I started re-reading Cryptonomicon before I left for San Francisco, and finished it a few days after returning. It’s really interesting to read a second time, after getting through the Baroque Cycle. You can see the beginnings of Stephenson’s interest in currency and economics. Also, the technology really ties the book to 1998/99, so in a lot of ways it feels like a book about a year that didn’t happen that way, but could have. (I just went and found his website, which is dated in design, but contains a very entertaining set of pages listed under “Author”.)
Next I read Virtual Light, Idoru, and All Tomorrow’s Parties in quick succession, because I’d been in San Francisco and wanted to see if the books were any different as a result. Interestingly, there was a bit of that, but more striking were the things that have or haven’t happened yet. The books are intended to take place in the early 00s, I think, but the pace of technology in real life has been somewhat slower, so we’re just now starting to see 3D VR communal spaces, and not particularly widespread. Plus SF and Tokyo have not been hit by massive earthquakes, so there’s no rebuilding and no chance of people who live on the bridge. And I think the one thing that everyone looking forward missed out on, which is how prevalent cell phone use is and how that’s really shaping everything.
But I recommend reading these three books one after the other without breaks, because I could see how they hooked together much more clearly with everything fresh in my mind. I really enjoyed the “average joe” nature of the characters, too, which hadn’t struck me before. It’s not a Star Trek universe, where all the main characters are exceptional and we never really see how most folks live. Rydell is just this guy, in the middle of strange events. I like that.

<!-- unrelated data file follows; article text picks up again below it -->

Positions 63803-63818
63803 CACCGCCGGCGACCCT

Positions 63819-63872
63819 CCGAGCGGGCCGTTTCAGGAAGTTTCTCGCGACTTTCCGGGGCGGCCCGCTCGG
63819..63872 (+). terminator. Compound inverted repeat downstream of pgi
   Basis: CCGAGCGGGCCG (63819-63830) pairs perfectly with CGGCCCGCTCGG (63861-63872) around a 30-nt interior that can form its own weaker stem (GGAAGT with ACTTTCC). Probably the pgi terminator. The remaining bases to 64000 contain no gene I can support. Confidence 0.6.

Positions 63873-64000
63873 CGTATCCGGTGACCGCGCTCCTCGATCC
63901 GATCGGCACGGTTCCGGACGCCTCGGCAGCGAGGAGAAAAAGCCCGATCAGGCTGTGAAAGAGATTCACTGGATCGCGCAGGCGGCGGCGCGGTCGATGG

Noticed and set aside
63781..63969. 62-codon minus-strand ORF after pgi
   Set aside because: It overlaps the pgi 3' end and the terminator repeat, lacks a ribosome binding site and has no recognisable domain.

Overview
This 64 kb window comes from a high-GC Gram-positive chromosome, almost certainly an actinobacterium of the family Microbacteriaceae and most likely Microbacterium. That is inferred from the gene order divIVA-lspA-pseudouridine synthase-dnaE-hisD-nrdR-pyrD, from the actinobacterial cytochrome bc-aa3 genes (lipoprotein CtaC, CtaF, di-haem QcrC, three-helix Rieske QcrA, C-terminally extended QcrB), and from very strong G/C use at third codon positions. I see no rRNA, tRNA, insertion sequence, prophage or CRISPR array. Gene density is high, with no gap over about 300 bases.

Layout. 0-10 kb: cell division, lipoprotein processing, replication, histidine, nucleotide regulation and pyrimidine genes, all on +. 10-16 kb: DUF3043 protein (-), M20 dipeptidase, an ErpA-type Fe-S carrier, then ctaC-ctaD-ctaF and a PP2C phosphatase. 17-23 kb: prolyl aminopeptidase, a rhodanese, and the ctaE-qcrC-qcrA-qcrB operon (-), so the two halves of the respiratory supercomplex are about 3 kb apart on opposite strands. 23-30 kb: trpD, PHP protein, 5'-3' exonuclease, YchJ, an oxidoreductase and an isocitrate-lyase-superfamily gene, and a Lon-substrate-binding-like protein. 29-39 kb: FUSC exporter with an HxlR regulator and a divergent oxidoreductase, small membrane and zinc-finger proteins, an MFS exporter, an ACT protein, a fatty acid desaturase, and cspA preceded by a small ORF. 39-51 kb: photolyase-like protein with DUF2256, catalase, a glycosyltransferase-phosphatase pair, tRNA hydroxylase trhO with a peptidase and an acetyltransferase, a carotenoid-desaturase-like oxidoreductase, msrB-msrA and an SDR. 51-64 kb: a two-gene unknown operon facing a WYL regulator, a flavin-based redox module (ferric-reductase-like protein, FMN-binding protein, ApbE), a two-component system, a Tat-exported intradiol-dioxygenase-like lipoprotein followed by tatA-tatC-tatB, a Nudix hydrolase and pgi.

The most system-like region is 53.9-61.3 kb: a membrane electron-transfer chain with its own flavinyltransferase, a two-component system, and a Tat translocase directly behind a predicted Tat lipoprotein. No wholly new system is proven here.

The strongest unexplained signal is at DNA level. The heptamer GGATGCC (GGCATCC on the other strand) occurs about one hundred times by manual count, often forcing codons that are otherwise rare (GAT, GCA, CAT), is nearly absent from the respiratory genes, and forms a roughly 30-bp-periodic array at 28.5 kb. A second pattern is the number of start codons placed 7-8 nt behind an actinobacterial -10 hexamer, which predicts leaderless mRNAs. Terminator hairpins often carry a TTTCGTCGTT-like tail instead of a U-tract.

Something that’s been on my mind anyhow, but one of the characters in All Tomorrow’s Parties actually says, is the idea that geography is “dead” because of communications technology. Maybe if you spend all of your time in the suburbs, or traveling the tech conference circuit, it could look that way, but most of the time it’s more like we have a better pair of binoculars. Not “flat” or whatever metaphor you want to use.
One of the things I would like to see happen is a shift from different kinds of labor being sorted by where people are cheaper (which is a grossly insulting concept, yet pretty widely accepted) to a system that focuses on the particular strengths and weaknesses of different communities, and the various specializations and offerings that might come out of that. The Portland area isn’t your typical high-tech hub because we don’t have the university R&D outflow like the bay area or Seattle, and the area seems to attract young people with a relatively laid-back approach to earning money. But we do have a large open-source community here, maybe as a direct result. There are things about the environment that draw people with particular interests, and we’re starting to see communities forming and collaborating as people become aware of this. I think that pattern has the potential to be true anywhere, and it’s only in accepting that geography does matter that we’ll be able to see it.
I’ve been feeling a certain amount of ennui over the last several months, on and off. The good side-effect is that I’m reading more. The bad side effect is that I feel like I don’t really know what I want to be working on. I’m not sure if the recent focus on near-future technology-heavy sf is helping or not. I picked up some part time contract work. And there are cool things I’m working on, like the magazine and the food carts and etc. So I don’t know why I still feel unfocused. Maybe I need to find more collaborative things? Or take a long vacation at the coast? It’s frustrating.